But the devil is in the detail and it’s not all clear at the moment.

BT seems to be making another play for BT TV, their television offering. The trouble is that it’s sub-standard compared to Sky and Virgin Media. The channel choice is limited and significant channels are missing from their options.

From the starting point that they’re appealing to sports fans, then there’s already a limited offering in that only Sky Sports 1 and 2 are available. And in SD only. That should get you most Premier League games, but you’ll be missing out on other sports – golf, European football and F1 immediately spring to mind. And the lack of HD becomes ever more important as screens get bigger. SD is just awful on anything from 40″ upwards. There’s no Eurosport either – which is important to me for cycling coverage. [Update: There is Eurosport, and in HD. See comments for details.]

So a sports fan watching via Sky or Virgin is perhaps unlikely to ditch their current platform.

Now there’s no mention of Virgin Media anywhere at the moment, so we’ll assume that the deals haven’t been done, and that this will happen in due course.

For the large number of Sky subscribers, there are two deals on the table, and we don’t know what one of them will cost.

– Those taking BT Broadband are looking at £5 a month for the full BT Sports Pack as the new package including the regular BT Sports channels, plus the new European one seems to be called. Then it’s £4 a month for HD. But what extra channels are they getting in HD? For Champions’ League and Europa League, there will be at least two British teams playing simultaneously in the league part of the competition. Will Sky and Virgin viewers be able to see both those games in HD? Or will there be a single HD channel and a red button SD service? It seems that the latter is likely since only one additional channel is being launched.

– Those who don’t have BT Broadband – e.g. Sky customers who have, perhaps, a Sky Broadband deal – will have to pay at least £13.50 a month for an SD package, and quite probably more. BT hasn’t released pricing. This has to be a substantial part of Sky’s football subscribers, and therefore a market that BT wants to reach. Charging perhaps £15-20 is a really steep ask, and I’m not at all convinced that many will bite. From what we can tell, the vast proportion of current BT Sport providers are BT Broadband customers getting it free. Relatively few football fans are paying £13.50 for a meagre offering of additional Premier League matches (one more year of the current Premier League deal to go), and lots will have decided that not spending the money is worthwhile for a handful fewer games. Champions’ League football does make a difference, but I wonder how much? This is the toughest sector to move.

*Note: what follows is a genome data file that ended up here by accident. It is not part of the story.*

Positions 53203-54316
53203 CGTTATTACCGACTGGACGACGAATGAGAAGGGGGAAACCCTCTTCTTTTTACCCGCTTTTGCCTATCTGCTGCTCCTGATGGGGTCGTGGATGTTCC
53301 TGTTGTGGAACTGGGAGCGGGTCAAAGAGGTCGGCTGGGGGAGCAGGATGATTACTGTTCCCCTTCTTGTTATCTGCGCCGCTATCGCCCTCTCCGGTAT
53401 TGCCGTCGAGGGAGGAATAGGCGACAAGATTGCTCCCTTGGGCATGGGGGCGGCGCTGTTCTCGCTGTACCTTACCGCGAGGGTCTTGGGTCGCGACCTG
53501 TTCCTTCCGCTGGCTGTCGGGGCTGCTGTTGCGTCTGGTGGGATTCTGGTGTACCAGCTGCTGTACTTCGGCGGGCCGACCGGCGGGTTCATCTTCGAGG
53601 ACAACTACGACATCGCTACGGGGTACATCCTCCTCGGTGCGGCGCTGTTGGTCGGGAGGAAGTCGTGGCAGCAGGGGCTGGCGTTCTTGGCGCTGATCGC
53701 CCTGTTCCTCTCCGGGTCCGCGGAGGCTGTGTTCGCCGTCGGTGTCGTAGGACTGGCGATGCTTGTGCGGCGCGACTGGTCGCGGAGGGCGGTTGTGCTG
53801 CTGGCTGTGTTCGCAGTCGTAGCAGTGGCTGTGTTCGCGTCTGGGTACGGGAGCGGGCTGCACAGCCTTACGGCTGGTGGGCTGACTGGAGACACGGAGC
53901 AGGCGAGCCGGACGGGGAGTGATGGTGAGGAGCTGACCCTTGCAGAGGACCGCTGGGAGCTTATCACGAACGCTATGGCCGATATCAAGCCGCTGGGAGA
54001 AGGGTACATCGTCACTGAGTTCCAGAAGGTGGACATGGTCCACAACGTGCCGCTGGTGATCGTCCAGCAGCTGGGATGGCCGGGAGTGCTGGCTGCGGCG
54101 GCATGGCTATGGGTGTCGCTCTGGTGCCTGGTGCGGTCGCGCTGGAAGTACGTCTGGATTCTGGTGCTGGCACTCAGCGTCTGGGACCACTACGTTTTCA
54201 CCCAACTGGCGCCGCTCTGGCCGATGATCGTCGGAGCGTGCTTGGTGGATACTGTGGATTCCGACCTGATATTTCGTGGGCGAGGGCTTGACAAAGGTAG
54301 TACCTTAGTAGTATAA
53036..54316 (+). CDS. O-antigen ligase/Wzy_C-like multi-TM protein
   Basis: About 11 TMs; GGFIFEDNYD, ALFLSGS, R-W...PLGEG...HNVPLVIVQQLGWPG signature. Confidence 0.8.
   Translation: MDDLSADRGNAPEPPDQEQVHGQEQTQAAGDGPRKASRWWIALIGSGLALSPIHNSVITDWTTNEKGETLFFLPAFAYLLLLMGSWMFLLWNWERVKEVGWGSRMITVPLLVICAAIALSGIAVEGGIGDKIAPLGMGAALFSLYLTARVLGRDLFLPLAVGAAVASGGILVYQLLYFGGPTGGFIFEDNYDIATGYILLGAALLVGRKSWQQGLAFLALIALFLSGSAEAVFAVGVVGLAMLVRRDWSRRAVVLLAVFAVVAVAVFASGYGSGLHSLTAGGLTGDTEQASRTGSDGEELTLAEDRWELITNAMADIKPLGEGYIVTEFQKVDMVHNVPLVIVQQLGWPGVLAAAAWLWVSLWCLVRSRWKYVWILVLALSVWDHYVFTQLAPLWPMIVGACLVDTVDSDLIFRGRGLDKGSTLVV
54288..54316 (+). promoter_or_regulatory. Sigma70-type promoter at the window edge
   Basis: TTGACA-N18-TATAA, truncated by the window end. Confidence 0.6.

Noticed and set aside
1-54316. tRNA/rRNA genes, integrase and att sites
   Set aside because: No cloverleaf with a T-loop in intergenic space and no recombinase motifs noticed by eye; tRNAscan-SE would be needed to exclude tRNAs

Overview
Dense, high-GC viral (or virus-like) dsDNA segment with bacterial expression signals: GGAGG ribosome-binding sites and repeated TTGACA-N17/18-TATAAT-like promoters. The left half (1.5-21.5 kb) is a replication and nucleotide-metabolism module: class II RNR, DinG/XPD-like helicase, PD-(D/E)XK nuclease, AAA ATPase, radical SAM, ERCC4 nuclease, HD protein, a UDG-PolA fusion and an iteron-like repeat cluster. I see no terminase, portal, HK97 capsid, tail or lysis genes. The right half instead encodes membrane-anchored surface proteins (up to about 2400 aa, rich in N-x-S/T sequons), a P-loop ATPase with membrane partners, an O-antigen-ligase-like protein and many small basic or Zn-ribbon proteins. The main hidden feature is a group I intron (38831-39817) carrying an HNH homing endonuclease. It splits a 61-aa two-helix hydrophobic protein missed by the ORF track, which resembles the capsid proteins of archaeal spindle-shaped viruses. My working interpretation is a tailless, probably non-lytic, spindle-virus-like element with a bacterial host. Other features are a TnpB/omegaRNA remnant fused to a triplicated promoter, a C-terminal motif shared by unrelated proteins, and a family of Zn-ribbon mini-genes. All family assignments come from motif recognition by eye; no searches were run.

For me as a Sky subscriber but with BT Broadband and wanting to watch Champions’ League football, I’m looking at paying £6 more a month (+£5 BT Sport; +£1 increased HD cost) for less HD football. Furthermore, depending on the draw, as an Arsenal fan, I face the prospect of seeing little HD football on the Sky platform because programmers tend to choose, say, Man Utd or Chelsea over Arsenal when highlighting a single fixture. And will I be able to record those red button channels?

Viewers of BT TV seem to get all the channels in HD. So is this an attempt to lure current Sky viewers – particularly those on BT Broadband – into getting a second box and watch via that? The “free” price point for those taking the minimum TV offering suggests that’s the way to go. Even with high-speed fibre, I’ll need convincing that sport is capable of glitch-free playback via IP. Can I do both? Get BT Sports on both Sky and BT TV for one fee?

It also looks like people currently getting BT Sport 1, 2 and ESPN free will actually only get BT Sport 1 free in future. BT Sport 2 and ESPN become part of the paid-for BT Sport pack. Because those people currently have the “BT Sports Pack” which is £0 currently, I wouldn’t be at all surprised if they’re not rolled up to the £5 package. “BT Sports Lite” is a new package altogether which customers may well have to opt to choosing pro-actively.

The issue regarding months when little European football is played (e.g. January) isn’t really addressed – except you without a subscription you can’t see BT Sport 2 or ESPN during those months. This doesn’t make me want to rush to pay for August though since the Champions’ League proper doesn’t start until mid-September.

Overall, it’s a thoroughly confusing offering.

BT’s marketing material is really going to have to work hard at explaining how costs are broken down, with different prices dependent on platform and broadband supplier, and different HD and 4K offerings dependent on platform.

Their website is currently woefully short on information.

The one thing I’m pretty confident about is that the free-to-air ratings will be terrible. Unless they offer a little more in the way of “Showcased” programming, few will discover the channel on the occasions that they show games free of charge.